Sport in harmony with the doshas

Ayurveda attaches great importance to a balanced diet that meets the needs of the individual constitution and is beneficial to health. In addition to a diet rich in vital nutrients, it is just as important to get enough exercise every day to keep body and mind flexible and strong.

The entire body with all its organs and functional units is geared towards movement and absolutely needs it to stay healthy, as numerous studies in the field of sports science have shown.

Exercise is important at any age and ensures a vital and balanced attitude to life. On a physical level, it strengthens the muscles and the entire musculoskeletal system, strengthens the cardiovascular system and activates the metabolism, which protects against degenerative diseases. On a mental level, exercise has a balancing and mood-enhancing effect, as stress hormones can be better reduced and neurotransmitters such as dopamine, serotonin and noradrenaline are released, which significantly increases well-being and the ability to concentrate.

Just as life is always on the move, our bodies want to move every day. And this is precisely one of the biggest challenges in today’s world, as most jobs and professions are associated with little physical activity. For many people, this leads to back pain, weight gain and a lack of flexibility in body and mind. In addition to a lack of exercise in everyday life, quite a few people have also lost the joy of exercise because they have not been able to find a form of exercise that they enjoy or because they may have had unpleasant experiences with sport in their lives.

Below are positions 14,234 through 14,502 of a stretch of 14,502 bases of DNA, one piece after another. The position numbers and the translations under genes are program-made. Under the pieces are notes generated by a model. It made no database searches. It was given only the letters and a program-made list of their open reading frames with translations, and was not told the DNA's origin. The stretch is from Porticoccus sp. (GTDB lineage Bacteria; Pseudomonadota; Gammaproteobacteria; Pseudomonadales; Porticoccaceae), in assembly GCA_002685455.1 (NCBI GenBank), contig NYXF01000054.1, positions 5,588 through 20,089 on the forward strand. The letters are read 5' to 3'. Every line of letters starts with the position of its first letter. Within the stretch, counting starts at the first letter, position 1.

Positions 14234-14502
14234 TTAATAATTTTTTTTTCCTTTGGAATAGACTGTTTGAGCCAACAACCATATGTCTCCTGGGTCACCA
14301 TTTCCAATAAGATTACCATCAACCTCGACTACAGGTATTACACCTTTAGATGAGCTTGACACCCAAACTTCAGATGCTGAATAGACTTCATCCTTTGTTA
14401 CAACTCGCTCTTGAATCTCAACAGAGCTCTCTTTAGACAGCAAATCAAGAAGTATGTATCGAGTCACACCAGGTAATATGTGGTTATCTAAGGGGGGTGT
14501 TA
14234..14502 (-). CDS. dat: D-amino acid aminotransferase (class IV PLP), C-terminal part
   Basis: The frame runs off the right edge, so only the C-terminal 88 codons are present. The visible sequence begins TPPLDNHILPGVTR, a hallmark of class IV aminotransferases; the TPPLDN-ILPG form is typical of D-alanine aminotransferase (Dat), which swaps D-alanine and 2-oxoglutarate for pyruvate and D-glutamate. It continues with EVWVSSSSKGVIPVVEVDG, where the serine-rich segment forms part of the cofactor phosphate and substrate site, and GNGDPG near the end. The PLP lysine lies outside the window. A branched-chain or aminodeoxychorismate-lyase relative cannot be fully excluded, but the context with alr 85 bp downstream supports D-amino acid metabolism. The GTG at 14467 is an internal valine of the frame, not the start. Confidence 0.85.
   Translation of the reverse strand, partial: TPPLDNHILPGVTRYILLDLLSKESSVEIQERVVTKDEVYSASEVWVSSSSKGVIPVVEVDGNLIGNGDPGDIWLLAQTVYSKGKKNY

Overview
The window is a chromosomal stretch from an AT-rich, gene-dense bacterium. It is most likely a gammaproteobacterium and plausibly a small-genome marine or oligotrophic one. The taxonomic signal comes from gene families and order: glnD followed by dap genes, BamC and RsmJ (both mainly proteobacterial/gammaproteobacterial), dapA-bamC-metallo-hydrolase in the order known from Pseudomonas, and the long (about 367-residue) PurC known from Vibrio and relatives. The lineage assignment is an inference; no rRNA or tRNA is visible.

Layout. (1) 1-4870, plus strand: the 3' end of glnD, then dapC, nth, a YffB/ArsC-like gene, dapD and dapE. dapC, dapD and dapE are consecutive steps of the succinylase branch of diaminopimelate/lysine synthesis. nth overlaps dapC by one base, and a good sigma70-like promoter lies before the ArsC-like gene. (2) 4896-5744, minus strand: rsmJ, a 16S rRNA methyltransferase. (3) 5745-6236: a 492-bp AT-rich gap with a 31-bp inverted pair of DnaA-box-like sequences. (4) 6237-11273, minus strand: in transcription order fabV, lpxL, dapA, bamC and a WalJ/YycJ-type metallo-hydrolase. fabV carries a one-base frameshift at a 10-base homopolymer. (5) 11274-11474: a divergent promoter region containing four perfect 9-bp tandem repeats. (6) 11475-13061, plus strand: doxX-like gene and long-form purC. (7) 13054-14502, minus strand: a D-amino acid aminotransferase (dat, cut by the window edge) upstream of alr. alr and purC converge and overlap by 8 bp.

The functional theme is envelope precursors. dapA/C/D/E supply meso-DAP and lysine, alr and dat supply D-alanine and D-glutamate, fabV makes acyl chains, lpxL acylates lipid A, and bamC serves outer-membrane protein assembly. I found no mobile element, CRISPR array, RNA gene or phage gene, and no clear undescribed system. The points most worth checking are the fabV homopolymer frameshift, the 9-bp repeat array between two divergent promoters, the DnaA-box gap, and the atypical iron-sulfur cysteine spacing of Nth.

Do you immediately think of exertion, sweating and exhaustion when you think of sport? Then you probably haven’t found your perfect sport yet. According to Ayurveda, the ideal type of sport depends on the prevailing dosha. So how can you find the ideal type of sport for you? Quite simply, it depends on your dosha dominance. If you don’t know this yet, then do a dosha test here first, which can at least give you an initial indication. (Your Ayurveda doctor will be happy to give you a more precise determination during a consultation).

The right form of exercise depending on your constitution

Every form of exercise and sport should be adapted to your own constitution and in consideration of your personal needs.